The car that my brother Jimmy and I learned to drive on was my Dad’s 1966 silver blue Ford Mustang with a 289 engine. We loved that car.

However, we loved even more the 1972 Dodge Challenger which became the first car that Jimmy and I bought. Dad actually got the car, if I remember, but Jimmy and I togethImage may contain: car, sky and outdoorer made the payments during our college days. I think the car sold for $3250. A man had bought it and taken it back to the dealer after a month or so and then we got it. It was practically brand new. It was a tomato-red Challenger with a black vinyl roof and black interior (see picture). We had to put a Sears hang-on air conditioner in it. It was a true man’s car — a muscle car even though it only had a 318 engine which was the smallest they put in Challengers in those days.

A few years later, when Jimmy left to go to seminary, we could no longer share the Challenger so I paid Jimmy $1000 for his half of the car at that point. He bought a huge Pontiac Bonneville. On the day he married Eileen, I put shaving cream all over that Bonneville with messages, sardines on the engine block, a sympathy card under the windshield wiper, and clanking stuff tied to the back of the car. I remember my Mom not being happy with that bit of shenanigans.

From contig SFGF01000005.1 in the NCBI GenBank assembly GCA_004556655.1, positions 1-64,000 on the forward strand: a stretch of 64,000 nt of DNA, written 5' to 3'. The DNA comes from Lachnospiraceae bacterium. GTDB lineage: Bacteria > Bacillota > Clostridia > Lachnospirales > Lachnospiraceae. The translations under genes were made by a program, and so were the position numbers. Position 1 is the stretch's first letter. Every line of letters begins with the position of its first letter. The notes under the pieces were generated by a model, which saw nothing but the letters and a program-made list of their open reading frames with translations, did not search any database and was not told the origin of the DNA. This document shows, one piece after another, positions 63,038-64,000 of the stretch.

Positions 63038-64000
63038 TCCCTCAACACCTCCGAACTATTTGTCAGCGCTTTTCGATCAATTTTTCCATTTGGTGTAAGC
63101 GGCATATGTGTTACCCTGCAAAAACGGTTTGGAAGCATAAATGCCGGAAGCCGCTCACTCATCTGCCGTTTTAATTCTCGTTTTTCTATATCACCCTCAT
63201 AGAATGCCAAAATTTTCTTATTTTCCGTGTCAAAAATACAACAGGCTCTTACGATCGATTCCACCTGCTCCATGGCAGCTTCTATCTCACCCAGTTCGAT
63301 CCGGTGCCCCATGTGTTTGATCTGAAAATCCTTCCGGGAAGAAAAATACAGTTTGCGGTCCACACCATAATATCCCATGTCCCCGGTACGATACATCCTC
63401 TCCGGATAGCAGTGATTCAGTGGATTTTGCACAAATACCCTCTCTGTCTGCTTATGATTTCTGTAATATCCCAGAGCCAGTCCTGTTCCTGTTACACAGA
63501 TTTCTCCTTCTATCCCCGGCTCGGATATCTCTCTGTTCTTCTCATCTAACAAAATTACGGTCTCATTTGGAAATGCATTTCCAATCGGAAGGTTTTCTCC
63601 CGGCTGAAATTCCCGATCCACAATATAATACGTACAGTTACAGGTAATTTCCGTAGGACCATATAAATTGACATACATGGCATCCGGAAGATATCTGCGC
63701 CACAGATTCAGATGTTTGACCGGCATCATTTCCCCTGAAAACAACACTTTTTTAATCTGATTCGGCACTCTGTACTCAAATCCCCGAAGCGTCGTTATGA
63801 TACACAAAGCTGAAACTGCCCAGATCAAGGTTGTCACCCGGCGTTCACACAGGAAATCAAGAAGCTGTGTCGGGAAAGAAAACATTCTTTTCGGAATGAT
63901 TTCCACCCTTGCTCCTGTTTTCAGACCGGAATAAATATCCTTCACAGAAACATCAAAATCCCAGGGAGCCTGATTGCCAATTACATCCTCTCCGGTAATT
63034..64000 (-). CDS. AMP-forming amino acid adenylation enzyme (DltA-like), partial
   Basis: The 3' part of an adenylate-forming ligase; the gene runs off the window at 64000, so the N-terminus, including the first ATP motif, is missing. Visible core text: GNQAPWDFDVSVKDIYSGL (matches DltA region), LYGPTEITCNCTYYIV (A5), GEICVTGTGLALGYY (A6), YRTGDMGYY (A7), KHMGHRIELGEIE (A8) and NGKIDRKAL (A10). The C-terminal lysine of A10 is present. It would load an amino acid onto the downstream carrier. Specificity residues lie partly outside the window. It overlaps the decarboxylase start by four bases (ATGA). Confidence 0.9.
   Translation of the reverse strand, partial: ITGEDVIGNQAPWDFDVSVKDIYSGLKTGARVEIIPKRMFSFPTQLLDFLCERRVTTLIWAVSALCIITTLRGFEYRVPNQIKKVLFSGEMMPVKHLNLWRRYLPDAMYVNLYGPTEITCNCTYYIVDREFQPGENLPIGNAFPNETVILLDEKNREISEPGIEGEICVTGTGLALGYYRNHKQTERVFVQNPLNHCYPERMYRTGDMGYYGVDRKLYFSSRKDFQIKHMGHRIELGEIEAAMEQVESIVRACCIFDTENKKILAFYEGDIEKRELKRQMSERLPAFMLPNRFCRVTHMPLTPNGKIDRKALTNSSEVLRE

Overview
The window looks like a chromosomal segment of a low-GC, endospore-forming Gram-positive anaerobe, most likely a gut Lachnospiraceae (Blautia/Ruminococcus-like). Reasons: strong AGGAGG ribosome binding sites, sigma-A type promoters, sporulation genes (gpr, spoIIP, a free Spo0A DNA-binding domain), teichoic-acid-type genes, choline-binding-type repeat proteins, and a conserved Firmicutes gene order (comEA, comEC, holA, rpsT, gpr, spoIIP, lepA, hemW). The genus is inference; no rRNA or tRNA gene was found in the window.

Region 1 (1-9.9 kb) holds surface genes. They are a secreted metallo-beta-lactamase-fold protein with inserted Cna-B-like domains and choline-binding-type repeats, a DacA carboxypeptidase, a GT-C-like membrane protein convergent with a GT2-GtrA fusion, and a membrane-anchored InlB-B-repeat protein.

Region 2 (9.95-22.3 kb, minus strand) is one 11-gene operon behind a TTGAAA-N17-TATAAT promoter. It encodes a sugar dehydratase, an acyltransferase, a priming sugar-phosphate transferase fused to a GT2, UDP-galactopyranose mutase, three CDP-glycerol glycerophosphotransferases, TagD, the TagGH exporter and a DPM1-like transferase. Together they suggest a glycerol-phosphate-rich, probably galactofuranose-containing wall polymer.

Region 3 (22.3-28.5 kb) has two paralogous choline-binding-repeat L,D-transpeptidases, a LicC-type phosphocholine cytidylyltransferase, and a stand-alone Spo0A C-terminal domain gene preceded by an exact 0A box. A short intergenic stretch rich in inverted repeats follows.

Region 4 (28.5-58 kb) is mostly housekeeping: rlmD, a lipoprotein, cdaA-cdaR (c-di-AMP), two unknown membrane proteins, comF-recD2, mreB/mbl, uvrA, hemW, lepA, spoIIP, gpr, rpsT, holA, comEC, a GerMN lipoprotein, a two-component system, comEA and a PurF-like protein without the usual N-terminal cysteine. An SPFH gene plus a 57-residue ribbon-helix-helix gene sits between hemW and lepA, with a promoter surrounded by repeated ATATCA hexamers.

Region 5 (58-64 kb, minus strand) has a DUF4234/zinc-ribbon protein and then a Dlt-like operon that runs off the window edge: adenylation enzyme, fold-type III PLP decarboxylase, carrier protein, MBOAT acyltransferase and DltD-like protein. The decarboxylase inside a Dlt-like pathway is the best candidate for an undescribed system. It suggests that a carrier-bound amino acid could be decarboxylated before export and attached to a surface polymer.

I kept the Challenger for 22 years selling it just before I moved from Texas to Pennsylvania in 1994. I put two rebuilt engines in it along the way. It had well over 200,000 miles on it. I sold it to a Charismatic Prosperity Theology guy who drove up in front of my house in a $60,000 Jaguar. I asked him if he wanted to trade. He laughed as he said no. He let me sit in his Jaguar. It was like an F-16 cockpit to my mind. But as he drove off with my Challenger, I stood in the middle of the street and cried just a bit.

Looking back, that Challenger was one more thing that Jimmy and I shared for a few years. It was part of the partnership that God had given to the two of us. I have many pictures of that Challenger. Now, when I look at them, I will always think a little more about Jimmy.